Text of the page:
Thursday, April 19, 2018

Tim Cook's Mass Coding Jobs Push Is Misplaced And Dangerous

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Kids are socially dysfnnctional as it is without adding more apps, compliments of 2 million more  app creators!

In his recent (2 weeks ago) interview on the MSNBC special "Revolution' Apple CEO Tim Cook held court before a techie audience at a Chicago tech high school. Cook made some clearly outlandish claims - at least a sensible person watching would hope they are!- including 2 million coding jobs in the pipeline by 2025.  The other was a push to integrate coding into college science subjects - which has to be the dumbest idea I've heard since some loon proposed teaching creationism along side evolution.

"Wah! Wait, Mr. Copernicus! Coding IS great, it IS science!"

No, it is not. Well, ok, there is computer science - which I also took- but it is generally taken supplementary to actual science courses,. Most college physics, chemistry and biology curricula are packed as it is and many profs are hard pressed to cover all the required material, including labs, without adding coding.   And to make this idiotic plan a reality you'd basically have to double or triple the credit hours for each subject - e.g. for a 4 hour weekly General Physics course- you'd need to expand it to 8 or even 10 hours.  Note this is if Cook's plan of doing coding along side physics (or other subjects) is accepted. If, however, the student already knows programming and can do it - say for a numerical plasma model - it won't encroach on regular class time.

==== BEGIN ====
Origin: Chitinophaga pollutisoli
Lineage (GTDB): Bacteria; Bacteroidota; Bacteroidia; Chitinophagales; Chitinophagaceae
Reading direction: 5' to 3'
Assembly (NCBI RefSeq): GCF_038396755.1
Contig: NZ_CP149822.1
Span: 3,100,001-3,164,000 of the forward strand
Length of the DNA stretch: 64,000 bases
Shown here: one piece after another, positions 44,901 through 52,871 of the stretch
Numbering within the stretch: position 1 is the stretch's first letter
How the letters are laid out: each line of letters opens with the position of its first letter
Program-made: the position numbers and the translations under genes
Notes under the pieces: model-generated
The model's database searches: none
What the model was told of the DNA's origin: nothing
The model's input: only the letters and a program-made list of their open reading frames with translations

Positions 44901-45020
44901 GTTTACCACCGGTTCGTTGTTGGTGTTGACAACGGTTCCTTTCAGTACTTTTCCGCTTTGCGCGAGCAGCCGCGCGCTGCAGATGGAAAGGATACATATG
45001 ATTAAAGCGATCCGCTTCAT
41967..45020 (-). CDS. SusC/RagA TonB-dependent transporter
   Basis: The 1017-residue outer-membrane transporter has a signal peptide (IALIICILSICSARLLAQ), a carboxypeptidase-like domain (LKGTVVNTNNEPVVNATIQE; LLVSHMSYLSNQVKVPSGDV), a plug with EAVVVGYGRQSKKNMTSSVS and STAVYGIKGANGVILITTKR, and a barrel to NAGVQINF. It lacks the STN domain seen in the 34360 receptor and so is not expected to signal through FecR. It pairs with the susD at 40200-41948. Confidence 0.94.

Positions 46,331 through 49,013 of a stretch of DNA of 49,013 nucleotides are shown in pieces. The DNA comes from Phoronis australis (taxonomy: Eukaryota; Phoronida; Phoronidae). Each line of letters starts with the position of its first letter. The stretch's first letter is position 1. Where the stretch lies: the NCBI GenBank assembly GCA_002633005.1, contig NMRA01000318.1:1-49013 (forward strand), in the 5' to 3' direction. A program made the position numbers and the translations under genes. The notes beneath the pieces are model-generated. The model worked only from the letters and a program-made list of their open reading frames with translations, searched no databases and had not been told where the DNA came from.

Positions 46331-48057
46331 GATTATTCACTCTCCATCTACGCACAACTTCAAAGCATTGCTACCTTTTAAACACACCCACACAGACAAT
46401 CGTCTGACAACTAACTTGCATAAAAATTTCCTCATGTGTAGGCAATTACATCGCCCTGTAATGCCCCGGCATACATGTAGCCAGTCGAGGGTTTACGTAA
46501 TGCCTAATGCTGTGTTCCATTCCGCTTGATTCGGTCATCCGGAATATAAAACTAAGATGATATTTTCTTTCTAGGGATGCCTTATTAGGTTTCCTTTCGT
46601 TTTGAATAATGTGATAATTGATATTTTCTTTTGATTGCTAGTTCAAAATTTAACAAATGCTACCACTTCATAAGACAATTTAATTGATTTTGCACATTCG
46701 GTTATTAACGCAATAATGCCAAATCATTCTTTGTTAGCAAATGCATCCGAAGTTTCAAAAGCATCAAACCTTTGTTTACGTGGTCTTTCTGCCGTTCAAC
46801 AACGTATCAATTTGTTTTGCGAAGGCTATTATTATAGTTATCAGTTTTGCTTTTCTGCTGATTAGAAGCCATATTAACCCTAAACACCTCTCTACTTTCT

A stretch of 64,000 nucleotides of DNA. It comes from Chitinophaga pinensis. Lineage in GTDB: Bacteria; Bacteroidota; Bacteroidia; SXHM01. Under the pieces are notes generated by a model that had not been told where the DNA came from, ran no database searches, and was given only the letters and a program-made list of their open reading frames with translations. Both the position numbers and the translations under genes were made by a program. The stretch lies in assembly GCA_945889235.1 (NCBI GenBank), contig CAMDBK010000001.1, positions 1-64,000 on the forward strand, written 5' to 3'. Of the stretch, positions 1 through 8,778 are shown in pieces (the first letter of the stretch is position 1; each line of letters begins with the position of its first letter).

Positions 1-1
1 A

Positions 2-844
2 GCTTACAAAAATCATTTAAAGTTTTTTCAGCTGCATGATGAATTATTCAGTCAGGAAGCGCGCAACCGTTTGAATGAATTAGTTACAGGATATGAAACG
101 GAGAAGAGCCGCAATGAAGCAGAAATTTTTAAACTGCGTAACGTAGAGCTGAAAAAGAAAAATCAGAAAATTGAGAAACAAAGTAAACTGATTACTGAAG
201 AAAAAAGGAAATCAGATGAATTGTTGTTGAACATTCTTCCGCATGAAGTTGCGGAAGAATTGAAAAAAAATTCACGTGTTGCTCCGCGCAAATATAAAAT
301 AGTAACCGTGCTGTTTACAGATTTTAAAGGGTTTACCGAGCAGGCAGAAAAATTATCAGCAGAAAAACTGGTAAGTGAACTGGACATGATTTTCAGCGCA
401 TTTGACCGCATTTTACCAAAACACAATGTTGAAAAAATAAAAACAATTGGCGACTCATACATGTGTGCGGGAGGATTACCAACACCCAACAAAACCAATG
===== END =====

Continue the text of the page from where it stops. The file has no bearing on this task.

At the University of Alaska- Fairbanks, all science majors - certainly in the upper levels, also took Fortran but as a separate, ancillary course.  The coding (programming) then worked along side the physics topics, without encroaching on teaching time.   If a numerical model, say to replicate Boltzmann's velocity distribution, was assigned, it could be done and enhance class learning of the material. But it didn't compete with class material and detract from it.